3. DFC Surface Markers

Stem cells retain the ability of self-renewal and multipotent differentiation, and DFCs have been revealed to hold these potentials. Cell surface markers distinctively express among various stem cells and are mainly classified into three types, embryonic stem cell (ESC) markers, mesenchymal stem cell (MSC) markers, and neural stem cell (NSC) markers. Transcriptional factors SOX2, OCT4, and NANOG expressing on hESCs were crucial to maintain undifferentiated pluripotent stem cells. Around 75% DFCs were identified to express OCT4 and SOX2 both in the nucleus and cytoplasm. In the rat model, it displayed that their expression on DFCs were time-independent during development and were upregulated when cocultured with rat dental papilla cells (DPCs) in vitro [12, 59]. NANOG was weakly expressed and downregulated gradually in the subsequent passages of DFCs. Alternatively, DFCs expressed a series of MSC surface markers containing NOTCH-1, STRO-1, CD13, CD44, CD73, CD105, CD56, CD271, and HLA-ABC but not hematopoietic stem cell (HSC) markers like CD34, CD45, and CD133 [60, 61]. STRO-1 and CD44 were widely distributed in DFCs, and their expression were downregulated as the passages increased. Therefore, they were the most common surface markers to identify the existence of MSCs in DF [12, 62]. The transmembrane protein NOTCH-1 was important in various cell fate decisions during development and strongly expressed on DFCs. It was reported to promote the capability of self-renewal and proliferation of DFCs by modulating G1/S phase transition and telomerase activity [63]. A recent study also suggested that 90% of cultured DFCs were positive for HLA-ABC which has been reported in PDL and dental pulp [12]. As described previously, DFCs expressed nestin (a neural progenitor cell marker) and beta-III-tubulin (an early neuronal marker), and the presence of neural crest stem cell markers (P75 and HnK1) and glial-like cell markers (GFAP) were also reported in the DF [12, 64, 65].

4. Multipotent Differentiation of DFCs

4.1. Osteogenic Differentiation

DFCs are responsible to form alveolar bone in tooth development to support and fix the tooth root, which are also capable to differentiate into osteoblasts and form mineralized matrix nodules with appropriate exogenous osteogenic stimulus, such as dexamethasone or BMPs [66, 67]. During the osteogenic differentiation, the proteomic analysis suggested that 115 proteins were differentially regulated, in which 80 proteins like glutamine synthetase and beta-actin were upregulated while 35 proteins like cofilin-1 and pro-alpha1 collagen were downregulated [53]. It is elucidated that the expression of osteogenic-related markers including RUNX2, ALP, bone sialoprotein (BSP), and osteocalcin (OCN) were enhanced in this process [68, 69]. In spite of the complex transcriptomic and proteomic changes during osteogenic differentiation, only a minor number of identified proteins could be assigned to specific pathways currently. These transcriptional factors and signaling pathways collaboratively participating osteogenic differentiation of DFCs are mainly in a BMP2/the distal-less homeobox-3 (DLX3) integrated molecular network. Signaling pathways critical to bone formation such as BMP, NOTCH, Hedgehog, WNT signaling, and transcription factors mainly acted on the BMP2/DLX3 feedback loop to perform a positive or negative regulation for DFC osteogenic differentiation (see Figure 1).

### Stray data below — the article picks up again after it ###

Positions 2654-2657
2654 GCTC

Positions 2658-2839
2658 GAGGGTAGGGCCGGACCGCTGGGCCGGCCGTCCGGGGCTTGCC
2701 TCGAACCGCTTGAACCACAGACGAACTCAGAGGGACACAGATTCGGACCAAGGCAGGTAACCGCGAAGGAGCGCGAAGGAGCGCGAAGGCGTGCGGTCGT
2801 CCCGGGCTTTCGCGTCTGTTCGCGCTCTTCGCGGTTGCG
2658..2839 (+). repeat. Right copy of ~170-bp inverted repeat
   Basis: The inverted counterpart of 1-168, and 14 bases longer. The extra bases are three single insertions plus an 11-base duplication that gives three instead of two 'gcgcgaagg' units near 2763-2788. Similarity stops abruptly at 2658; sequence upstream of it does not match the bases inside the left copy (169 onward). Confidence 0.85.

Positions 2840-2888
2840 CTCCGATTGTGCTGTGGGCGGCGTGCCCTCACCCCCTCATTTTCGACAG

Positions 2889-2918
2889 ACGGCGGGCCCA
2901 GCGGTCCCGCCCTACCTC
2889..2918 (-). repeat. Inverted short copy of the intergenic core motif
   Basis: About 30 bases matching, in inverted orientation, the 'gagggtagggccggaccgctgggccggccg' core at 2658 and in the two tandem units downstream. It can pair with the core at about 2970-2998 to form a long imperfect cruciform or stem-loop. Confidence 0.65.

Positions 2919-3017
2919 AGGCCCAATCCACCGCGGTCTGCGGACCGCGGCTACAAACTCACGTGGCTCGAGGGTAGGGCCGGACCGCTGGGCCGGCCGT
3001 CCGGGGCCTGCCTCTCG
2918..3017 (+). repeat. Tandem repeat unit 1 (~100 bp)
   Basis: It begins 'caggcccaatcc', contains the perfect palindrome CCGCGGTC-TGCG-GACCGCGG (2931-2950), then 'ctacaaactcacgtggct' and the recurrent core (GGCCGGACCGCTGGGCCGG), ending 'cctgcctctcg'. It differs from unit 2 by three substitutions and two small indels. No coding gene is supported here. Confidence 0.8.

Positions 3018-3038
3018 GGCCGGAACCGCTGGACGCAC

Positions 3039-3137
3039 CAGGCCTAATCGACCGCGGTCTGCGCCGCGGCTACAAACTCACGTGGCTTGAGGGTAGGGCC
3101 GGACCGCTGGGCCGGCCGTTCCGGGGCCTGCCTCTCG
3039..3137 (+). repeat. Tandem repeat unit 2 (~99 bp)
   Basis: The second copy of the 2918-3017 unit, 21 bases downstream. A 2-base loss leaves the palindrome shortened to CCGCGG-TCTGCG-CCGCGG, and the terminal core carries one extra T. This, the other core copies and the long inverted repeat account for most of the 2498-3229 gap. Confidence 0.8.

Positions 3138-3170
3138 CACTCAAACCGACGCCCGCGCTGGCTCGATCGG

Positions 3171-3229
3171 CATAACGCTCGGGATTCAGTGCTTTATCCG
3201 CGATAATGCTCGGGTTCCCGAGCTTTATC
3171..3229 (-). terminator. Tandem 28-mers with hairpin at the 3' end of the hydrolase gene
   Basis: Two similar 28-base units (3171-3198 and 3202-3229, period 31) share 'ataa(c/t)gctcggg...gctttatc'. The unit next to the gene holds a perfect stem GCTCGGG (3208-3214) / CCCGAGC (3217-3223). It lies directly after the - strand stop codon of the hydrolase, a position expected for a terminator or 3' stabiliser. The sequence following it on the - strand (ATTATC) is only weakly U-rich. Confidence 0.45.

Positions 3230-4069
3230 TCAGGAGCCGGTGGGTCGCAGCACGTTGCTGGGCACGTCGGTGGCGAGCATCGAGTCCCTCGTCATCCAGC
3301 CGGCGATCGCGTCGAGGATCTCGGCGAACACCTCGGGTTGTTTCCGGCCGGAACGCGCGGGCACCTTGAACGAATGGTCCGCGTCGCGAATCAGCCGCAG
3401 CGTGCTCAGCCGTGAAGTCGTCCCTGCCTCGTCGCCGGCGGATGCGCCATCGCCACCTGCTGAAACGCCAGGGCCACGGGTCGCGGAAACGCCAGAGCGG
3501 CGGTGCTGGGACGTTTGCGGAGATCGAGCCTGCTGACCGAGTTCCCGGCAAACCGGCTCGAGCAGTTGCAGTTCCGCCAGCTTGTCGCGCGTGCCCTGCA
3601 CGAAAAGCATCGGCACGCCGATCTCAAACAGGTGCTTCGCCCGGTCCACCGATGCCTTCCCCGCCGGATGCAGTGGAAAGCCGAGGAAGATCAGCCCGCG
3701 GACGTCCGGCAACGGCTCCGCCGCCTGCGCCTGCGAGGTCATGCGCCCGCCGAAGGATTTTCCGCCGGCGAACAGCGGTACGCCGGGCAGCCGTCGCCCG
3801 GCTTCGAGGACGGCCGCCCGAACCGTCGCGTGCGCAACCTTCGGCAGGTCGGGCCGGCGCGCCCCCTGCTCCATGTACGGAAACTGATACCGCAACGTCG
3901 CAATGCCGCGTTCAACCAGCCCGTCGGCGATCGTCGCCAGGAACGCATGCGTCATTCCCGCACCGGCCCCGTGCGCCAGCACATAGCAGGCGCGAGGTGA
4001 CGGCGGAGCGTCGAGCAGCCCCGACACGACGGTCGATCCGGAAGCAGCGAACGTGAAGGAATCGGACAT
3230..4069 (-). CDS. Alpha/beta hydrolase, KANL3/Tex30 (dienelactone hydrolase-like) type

4.1.1. BMP Signaling